HOW COACHING WORKS started to realize how this idea had stopped him setting goals. ambiguity or imbalance in their life that they want to resolve. and after due reflection he decided that he did not want to be any more. They bring their emotions and moods. and want better results in some area of their lives. 3 THE CLIENT What does the client bring to the coaching relationship? They bring themselves and their issue. It may be provoked by a problem in the present or they may want to work on their 180 . or may contribute to them. disturbance. They bring a desire to change. The client Clients bring: ¢ ¢ Their goals and desired direction Their values Their habits of thinking and behaviour ¢ GOAL AND DIRECTION Clients want something that they do not have. All coaching models. The key word here is 'want'. however. They bring their way of being and characteristic postures and body language. body language and expressions. which may be derived from their issues. Clients want something. their needs and their desire for new directions. and made him passive even when he did not like what happened. They bring their wants.there has to be some issue. but no other main coaching model intervenes directly to adjust a client's physiology. It even seemed to have influenced his choice of career (he worked for a government welfare agency that helped people who needed money or social payments). Perhaps they need to make a decision or start a new job . breakdown. treat clients as a whole. it did not fit with the sort of person he wanted to become. An ontological coach might help clients adjust their posture. They bring their physical way of being. He came to see over the next few days that he had been subject to this idea. They also bring their values and their habits of behaviour and of thinking. and therefore the changes that take place in the cognitive and emotional areas will affect and ultimately change the clients' physiology.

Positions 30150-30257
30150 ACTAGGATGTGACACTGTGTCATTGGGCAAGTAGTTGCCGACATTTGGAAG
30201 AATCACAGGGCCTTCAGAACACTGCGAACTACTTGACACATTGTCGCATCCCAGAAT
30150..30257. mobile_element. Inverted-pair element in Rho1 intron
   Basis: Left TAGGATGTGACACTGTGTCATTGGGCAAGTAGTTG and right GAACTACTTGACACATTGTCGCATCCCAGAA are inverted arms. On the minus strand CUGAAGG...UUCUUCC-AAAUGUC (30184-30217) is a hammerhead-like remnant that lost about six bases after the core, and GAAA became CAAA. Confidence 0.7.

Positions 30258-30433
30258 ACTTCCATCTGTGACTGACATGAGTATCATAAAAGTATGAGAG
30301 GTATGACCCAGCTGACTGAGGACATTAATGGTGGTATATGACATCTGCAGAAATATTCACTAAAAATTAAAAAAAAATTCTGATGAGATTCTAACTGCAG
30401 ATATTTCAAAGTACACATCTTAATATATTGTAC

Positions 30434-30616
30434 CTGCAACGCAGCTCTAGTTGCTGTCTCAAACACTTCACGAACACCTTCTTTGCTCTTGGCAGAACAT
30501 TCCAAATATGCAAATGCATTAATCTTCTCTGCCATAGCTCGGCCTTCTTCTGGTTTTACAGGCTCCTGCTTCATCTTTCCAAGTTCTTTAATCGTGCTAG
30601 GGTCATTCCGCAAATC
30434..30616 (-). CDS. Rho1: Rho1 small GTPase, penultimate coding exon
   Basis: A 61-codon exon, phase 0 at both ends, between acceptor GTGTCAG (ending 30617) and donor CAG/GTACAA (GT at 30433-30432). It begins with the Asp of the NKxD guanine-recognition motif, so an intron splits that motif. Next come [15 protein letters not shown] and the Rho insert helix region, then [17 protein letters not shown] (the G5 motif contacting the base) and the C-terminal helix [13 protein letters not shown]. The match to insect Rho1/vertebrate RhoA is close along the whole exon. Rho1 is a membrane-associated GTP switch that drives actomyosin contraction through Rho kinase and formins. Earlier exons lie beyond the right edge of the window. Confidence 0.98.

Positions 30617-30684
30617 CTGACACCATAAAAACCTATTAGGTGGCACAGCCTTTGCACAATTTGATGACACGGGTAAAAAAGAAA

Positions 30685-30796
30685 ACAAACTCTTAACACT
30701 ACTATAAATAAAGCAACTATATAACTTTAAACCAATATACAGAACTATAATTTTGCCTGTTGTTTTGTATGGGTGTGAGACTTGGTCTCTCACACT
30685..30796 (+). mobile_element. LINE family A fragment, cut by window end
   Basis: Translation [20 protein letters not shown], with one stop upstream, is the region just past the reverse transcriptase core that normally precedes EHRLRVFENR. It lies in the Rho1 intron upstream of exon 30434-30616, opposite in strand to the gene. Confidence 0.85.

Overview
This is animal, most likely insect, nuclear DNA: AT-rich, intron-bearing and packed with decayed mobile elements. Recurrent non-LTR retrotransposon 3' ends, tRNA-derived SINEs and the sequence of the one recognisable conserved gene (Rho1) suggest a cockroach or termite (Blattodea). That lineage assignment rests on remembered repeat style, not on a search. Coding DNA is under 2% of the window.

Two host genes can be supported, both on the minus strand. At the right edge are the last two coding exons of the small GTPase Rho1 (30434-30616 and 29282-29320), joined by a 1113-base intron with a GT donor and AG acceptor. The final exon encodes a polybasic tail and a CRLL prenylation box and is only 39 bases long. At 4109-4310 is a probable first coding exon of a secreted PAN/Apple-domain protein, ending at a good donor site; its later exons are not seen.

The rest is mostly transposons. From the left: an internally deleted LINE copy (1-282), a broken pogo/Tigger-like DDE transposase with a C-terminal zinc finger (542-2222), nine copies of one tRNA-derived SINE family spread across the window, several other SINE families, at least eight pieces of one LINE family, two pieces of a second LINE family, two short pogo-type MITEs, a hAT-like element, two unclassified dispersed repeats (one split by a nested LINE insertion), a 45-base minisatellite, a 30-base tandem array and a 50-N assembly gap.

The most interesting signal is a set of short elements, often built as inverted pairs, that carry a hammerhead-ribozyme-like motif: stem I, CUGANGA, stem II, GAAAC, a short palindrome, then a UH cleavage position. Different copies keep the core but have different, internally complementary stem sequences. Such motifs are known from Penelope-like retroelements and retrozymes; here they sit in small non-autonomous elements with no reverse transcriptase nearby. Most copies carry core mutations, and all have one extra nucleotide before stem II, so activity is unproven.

and the coach helps the client run in the direction they want. coaching is not simply about achieving goals. Goals are an important element in all the coaching models. a goal is putting the ball in the net. learning and process goals. In behavioural coaching. In football. they may find many other things they want to do with the 181 . Setting a direction may include a goal. In this process. Helping clients clarify exactly what they want is an important part of coaching. sometimes there is a goal behind the goal. However. So. Sometimes the goal they bring to a coaching session is not really a goal. We prefer to make the distinction of setting a direction. and clarifying the goal is a major part of the coach's work. Coaches do not simply take what their clients want and help them to achieve it. Not all cultures think in terms of goals. but their solution to another problem. For some clients. Other clients may not be sure where the net is. Even clients from North America or Europe. where there is a strong ethic of individual achievement. to see how it fits in with the other goals they have in their life and how it aligns with their values. specific and general. A goal is a particular type of distinction backed up with ideas and values around individual achievement. abstract and concrete. They may discover other and different ways to achieve what they want. There are long-term and short-term goals. They need a better distinction to help them think about their life. and the distinctions in the various goal-setting models can be very useful for clients. They help them take different perspectives and make new distinctions. As they run. even competing and conflicting goals.AN INTEGRATED MODEL vision and life planning. the original goal may change. NLP coaching has a sophisticated model for thinking about goals. but it need not. To continue the metaphor. or the net may change place for them as they run towards it. may not be goal oriented.a specific ball and a specific net. Ontological coaching uses conversations for possible actions to clarify goals. Problems can be dissolved and resolved as well as solved. they decide which way to run. many clients want to score goals and they want the coach to help them put the ball in the net . the GROW model has 'G' for goal at the front. instead of trying to put the ball in the net. Coaches help clients evaluate the goal. There are many types of goals. thinking in terms of goals may seem limiting. as fast as they want. the goals are likely to be performance levels or managerial skills that are linked to corporate goals.